Author + information
- Huang Po-Yen1
Patient initials or identifier number
Relevant clinical history and physical exam
A 66-year-old man had a history of hypertension under regular medication control. He denied diabetes mellitus, smoking or relevant cardiovascular family history. He presented with acute onset chest tightness with diaphoresis about 6 hours ago. In our ED, his breath sounds were clear and regular heartbeats, blood pressure as 106/53 mmHg and heart rate as 57 b.p.m. ECG showed II, III, aVF ST elevation, so under the impression of STEMI, inferior wall, he was then sent to the cath lab for primary PCI for RCA.
Relevant test results prior to catheterization
The lab as follows: W.B.C. [10.6 x 103 /uL], Hb [15.8 g/dL], Platelet count [213 x 103 /uL], Glucose (Random) [168 mg/dL], Creatinine [1.00 mg/dL], S-GPT (ALT) [52 U/L], CK-Total [146 U/L], CK-MB mass [1.3 ng/mL], hs-Troponin I [7.9 pg/mL]. Cardiac echo showed Concentric LVH, mild AR, Adequate LV systolic performance, LVEF=77% and LV inferior-apical wall hypokinesis. Successful PCI with BMS for RCA.
Relevant catheterization findings
After PCI for RCA, coronary angiography also showed critical long stenosis from left main ostium to LAD-D with calcification and tortuosity, the relative small size of LCX. It is almost impossible to delivered guiding catheter into LCA due to bird-beak shape left main ostium.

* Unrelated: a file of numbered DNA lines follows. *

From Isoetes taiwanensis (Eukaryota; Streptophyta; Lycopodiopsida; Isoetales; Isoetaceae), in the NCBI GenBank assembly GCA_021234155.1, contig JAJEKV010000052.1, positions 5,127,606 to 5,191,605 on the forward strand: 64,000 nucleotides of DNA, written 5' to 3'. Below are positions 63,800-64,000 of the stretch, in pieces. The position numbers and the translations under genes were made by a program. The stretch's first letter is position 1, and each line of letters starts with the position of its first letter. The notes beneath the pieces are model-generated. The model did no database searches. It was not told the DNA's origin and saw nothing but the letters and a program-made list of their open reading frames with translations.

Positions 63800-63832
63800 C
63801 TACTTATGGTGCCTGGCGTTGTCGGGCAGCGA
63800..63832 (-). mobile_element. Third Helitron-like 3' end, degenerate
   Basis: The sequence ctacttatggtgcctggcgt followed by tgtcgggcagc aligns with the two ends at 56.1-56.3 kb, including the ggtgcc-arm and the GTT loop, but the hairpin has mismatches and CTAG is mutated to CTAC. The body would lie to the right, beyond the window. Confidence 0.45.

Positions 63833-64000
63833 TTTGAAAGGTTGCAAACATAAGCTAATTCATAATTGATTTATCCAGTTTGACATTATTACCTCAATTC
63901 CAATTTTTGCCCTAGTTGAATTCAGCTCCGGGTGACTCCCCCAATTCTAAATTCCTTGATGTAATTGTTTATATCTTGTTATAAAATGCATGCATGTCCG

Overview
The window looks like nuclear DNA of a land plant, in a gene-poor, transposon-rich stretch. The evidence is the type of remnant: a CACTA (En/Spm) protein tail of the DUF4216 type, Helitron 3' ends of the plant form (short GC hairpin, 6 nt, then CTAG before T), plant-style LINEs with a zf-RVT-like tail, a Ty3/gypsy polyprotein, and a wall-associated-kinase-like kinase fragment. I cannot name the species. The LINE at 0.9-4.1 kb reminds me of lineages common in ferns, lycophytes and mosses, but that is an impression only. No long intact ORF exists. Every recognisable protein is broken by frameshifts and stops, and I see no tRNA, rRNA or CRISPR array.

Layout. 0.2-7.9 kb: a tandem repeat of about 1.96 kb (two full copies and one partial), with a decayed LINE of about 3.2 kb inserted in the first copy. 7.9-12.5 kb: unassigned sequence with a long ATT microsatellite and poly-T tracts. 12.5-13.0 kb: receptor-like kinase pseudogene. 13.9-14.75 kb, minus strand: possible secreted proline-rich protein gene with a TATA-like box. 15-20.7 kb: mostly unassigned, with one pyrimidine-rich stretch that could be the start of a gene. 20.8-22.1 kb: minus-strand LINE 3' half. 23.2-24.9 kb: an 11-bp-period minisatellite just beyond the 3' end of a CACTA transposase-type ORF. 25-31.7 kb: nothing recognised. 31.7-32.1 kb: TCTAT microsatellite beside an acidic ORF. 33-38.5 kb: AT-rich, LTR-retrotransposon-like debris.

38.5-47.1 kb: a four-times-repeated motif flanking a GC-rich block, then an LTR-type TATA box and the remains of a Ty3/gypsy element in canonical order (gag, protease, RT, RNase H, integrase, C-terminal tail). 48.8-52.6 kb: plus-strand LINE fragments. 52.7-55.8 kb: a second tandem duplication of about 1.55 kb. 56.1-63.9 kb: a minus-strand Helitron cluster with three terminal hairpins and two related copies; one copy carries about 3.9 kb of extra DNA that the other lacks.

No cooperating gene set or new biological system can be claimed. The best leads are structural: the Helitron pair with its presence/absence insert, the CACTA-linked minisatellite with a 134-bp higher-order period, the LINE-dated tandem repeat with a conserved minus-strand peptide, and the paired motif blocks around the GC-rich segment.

Due to guiding catheter cannot engage well into LCA, it is extremely difficult to delivered wire, balloon and stents. First, we delivered extra-floppy wire into LCA with JL 3.5 7Fr guiding catheter then we use a variable technique to increase support strength, such as anchoring balloon, parallel wire, guidelinar catheter support and performed balloon dilatation from LM-ostium to LAD. During the procedure, the whole system jumped out twice and stent can't be sent to LCA, so we had no choice but change floating JL guiding catheter to 7Fr EBU guiding catheter under balloon anchoring. Finally, we deployed six drug-eluting stents from left main ostium to LAD-distal.
For critical LM-os lesion, how to increase support strength should be considered first such as a strong guiding catheter, anchoring balloon, Guideliner catheter and even parallel wire, these techniques were all essential to managing the tough lesion.